Carey v. WHITE, ADMR., ETC.Annotate this Case
126 Ind. App. 418 (1955)
126 N.E.2d 255
CAREY v. WHITE, ADMINISTER OF ESTATE OF LECHLER, ET AL.
Court of Appeals of Indiana.
Filed May 6, 1955.
Rehearing denied June 10, 1955.
Transfer denied April 17, 1956.
*419 James P. Murphy and John E. Williams, of Fort Wayne, for appellant.
David Hogg and Clarence R. McNabb, of Fort Wayne, for appellees.
The Will of Frank L. Lechler was admitted to probate in Allen County, Indiana, by the *420 terms of which the decedent provided for the payment of all debts and for the placing of a marker on a cemetery lot, a devise to the First Baptist Church of Fort Wayne, Indiana, for One Thousand ($1,000.00) Dollars; to Ethel Carey, his niece by marriage, and her son, One Hundred ($100.00) Dollars, each; the balance of the estate was to be divided into three equal parts and distributed as follows:1/3 to Frank A. Hunter, decedent's brother-in-law; 1/3 to Maude S. Hunter, decedent's sister-in-law; 1/3 to Mrs. Jane Russell Hunter, decedent's niece.
Mrs. Maude S. Hunter, named as a residuary legatee in the Will, predeceased the testator, Frank L. Lechler. This action was filed in the lower court by William H. White, Administrator with the Will Annexed, to construe the Residuary Clause and for direction as to the disposition of the one-third interest devised to Mrs. Maude S. Hunter. Issues were formed by answer filed by Frank A. and Jane Russell Hunter. Ethel Carey did not file answer.
Cause was submitted to the court who found that the share bequeathed to Maude S. Hunter in the Residuary Clause passed to the surviving residuary legatees and that the residuum of the estate be equally divided between the two named surviving legatees, namely: Frank A. Hunter and Jane Russell Hunter. The court further found that Maude S. Hunter and the surviving residuary legatees were not descendants or children of the descendants of the testator. Judgment was rendered on the findings.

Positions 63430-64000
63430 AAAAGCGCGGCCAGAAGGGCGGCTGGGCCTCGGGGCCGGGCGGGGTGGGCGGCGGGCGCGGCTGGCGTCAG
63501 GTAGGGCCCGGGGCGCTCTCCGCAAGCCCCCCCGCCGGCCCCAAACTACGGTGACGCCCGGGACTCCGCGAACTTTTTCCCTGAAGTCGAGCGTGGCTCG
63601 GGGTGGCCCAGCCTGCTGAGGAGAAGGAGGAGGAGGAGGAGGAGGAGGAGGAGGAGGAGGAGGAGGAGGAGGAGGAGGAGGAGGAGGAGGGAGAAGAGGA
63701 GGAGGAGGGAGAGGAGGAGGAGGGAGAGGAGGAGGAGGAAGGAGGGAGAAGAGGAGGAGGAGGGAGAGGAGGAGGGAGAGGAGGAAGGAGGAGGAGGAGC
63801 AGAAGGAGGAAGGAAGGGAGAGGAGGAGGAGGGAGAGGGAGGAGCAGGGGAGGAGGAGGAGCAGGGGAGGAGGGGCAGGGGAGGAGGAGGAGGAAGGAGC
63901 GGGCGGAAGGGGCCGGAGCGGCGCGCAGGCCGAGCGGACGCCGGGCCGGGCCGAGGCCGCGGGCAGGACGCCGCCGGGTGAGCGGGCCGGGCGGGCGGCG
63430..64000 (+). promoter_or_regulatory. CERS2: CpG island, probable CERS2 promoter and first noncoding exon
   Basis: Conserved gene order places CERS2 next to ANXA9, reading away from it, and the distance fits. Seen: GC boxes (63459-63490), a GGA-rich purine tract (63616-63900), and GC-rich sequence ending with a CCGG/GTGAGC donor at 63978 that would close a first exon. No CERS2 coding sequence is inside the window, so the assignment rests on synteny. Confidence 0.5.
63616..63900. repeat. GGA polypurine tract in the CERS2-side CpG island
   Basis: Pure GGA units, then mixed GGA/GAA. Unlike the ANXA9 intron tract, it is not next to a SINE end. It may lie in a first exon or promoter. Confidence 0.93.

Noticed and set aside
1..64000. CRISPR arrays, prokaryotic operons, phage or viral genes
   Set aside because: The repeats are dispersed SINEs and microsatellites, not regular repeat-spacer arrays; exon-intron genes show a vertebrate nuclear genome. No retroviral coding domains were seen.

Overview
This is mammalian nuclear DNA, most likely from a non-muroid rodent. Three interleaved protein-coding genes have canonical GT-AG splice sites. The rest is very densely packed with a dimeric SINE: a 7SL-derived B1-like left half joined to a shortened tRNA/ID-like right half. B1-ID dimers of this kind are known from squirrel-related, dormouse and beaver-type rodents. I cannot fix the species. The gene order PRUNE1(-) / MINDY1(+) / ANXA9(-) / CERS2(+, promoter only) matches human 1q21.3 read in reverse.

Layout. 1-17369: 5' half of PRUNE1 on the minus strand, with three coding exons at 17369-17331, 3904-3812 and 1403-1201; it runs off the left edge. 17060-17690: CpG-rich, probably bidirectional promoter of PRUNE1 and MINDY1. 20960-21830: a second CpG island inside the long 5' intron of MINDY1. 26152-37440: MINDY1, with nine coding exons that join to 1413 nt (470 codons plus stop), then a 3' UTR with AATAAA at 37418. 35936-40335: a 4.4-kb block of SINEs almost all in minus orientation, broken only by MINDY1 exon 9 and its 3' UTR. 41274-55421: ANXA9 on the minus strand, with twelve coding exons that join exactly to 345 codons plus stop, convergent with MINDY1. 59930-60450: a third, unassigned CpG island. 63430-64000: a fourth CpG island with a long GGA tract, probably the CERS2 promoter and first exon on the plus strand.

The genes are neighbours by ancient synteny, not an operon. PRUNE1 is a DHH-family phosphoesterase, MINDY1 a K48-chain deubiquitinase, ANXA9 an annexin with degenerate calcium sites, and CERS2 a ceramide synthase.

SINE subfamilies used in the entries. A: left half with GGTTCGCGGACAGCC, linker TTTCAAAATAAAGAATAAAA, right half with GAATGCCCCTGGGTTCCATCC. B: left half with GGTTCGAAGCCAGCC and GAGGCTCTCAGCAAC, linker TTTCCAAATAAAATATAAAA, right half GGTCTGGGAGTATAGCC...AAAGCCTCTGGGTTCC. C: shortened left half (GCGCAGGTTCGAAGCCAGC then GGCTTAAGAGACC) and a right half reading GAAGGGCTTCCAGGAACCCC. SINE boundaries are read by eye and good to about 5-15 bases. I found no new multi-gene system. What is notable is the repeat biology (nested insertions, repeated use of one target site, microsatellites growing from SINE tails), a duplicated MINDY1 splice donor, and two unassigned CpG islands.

The decedent left surviving no widow, parents or descendants of said testator, brothers or sisters and no descendants of any brothers or sisters, except Ethel *421 Carey who is the daughter of a predeceased brother of testator.
Appellant's motion for new trial alleges that the decision of the court is not sustained by sufficient evidence and is contrary to law.
The assignment of error is the overruling of appellant's motion for new trial.
Appellant argues that the judgment is contrary to law in that the testator died intestate as to such one-third share and that it passed to the descendants' heirs-at-law, this appellant, by virtue of the law of descent.
The question therefore posed for determination is who takes the one-third devise originally intended for Mrs. Maude S. Hunter.
Appellant contends that this question is of first impression in this state, and that we should be guided by the reasoning of other jurisdictions; that the majority rule is that where a residuary legatee dies before the testator, the legacy lapses and passes as intestate property. Many citations are given of other jurisdictions which have been referred to as constituting the majority rule substantiating appellant's contention. In view of the decisions of this and the Supreme Court, we do not agree that the question presented is of first impression in this state. If it were, we might be guided by the reasoning of other jurisdictions in arriving at our conclusions. It is apparent from examination of the authorities of this state that Indiana has not adopted what has been referred to as the majority rule which is followed in many states on a similar question. Our courts have continually held that in cases where a residuary legacy or devise lapses because of the death of the residuary legatee, or devisee, prior to that of the testator, such lapsed bequest or devise goes to the remaining residuary legatees, or *422 devisees, and is not distributed to the heirs-at-law of the testator as intestate property. Appellees contend that the decisions of this state on this question are so uniform that the doctrine of stare decisis now prevails.
In the case of Hedges v. Payne (1926), 85 Ind. App. 394, 154 N.E. 293, the majority rule referred to by appellant was rejected and this court held that upon the death of a residuary legatee before the death of the testator, her devise lapsed, and, upon such death, the lapsed devise vested in the remaining residuary legatees. It was recognized in the Hedges case, supra, that the holdings of this state were contrary to what had been termed the majority rule. Appellant cites the following authorities as substantiating their contention: 40 Cyc. 1952; see also 57 Am. Jur., § 1453, p. 977; Thompson's "Wills" (1916), § 308, p. 276.